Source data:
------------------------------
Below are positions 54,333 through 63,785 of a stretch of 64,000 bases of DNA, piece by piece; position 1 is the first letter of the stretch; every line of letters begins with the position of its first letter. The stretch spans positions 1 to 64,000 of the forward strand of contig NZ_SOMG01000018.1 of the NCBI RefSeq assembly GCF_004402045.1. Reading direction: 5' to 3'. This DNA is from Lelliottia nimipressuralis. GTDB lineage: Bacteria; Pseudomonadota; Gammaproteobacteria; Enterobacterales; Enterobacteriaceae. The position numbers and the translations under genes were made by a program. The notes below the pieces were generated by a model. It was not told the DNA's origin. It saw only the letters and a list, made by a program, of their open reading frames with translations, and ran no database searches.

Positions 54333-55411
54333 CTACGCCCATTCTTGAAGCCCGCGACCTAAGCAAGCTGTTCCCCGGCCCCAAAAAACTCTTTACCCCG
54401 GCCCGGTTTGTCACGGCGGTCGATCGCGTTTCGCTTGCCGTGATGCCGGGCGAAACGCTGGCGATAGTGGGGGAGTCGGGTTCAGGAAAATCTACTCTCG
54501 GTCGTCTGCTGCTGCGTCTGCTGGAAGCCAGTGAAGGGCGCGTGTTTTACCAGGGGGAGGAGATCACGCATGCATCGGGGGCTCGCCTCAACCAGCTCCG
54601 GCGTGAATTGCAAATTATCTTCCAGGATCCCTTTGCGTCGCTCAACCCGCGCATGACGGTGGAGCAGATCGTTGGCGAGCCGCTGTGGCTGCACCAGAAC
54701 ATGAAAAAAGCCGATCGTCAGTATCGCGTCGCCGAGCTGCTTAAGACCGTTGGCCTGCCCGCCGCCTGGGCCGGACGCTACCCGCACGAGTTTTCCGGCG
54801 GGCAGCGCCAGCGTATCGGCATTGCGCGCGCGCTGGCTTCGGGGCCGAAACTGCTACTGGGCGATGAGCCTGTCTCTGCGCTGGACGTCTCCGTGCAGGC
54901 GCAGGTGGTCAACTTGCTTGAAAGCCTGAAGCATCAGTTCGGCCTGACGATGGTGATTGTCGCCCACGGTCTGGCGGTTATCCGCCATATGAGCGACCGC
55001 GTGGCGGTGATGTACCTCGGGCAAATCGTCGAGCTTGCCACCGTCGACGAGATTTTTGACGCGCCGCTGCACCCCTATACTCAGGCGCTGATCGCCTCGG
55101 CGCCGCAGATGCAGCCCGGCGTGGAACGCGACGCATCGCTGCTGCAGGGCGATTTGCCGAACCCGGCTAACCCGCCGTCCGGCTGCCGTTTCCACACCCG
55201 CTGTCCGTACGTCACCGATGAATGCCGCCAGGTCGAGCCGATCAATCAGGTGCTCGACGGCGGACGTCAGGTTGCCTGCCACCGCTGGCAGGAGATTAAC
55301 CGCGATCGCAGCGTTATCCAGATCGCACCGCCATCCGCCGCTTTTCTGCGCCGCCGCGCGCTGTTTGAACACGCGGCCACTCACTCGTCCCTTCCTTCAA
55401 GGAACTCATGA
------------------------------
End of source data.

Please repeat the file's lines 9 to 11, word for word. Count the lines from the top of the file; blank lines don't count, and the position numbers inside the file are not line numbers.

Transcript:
54901 GCAGGTGGTCAACTTGCTTGAAAGCCTGAAGCATCAGTTCGGCCTGACGATGGTGATTGTCGCCCACGGTCTGGCGGTTATCCGCCATATGAGCGACCGC
55001 GTGGCGGTGATGTACCTCGGGCAAATCGTCGAGCTTGCCACCGTCGACGAGATTTTTGACGCGCCGCTGCACCCCTATACTCAGGCGCTGATCGCCTCGG
55101 CGCCGCAGATGCAGCCCGGCGTGGAACGCGACGCATCGCTGCTGCAGGGCGATTTGCCGAACCCGGCTAACCCGCCGTCCGGCTGCCGTTTCCACACCCG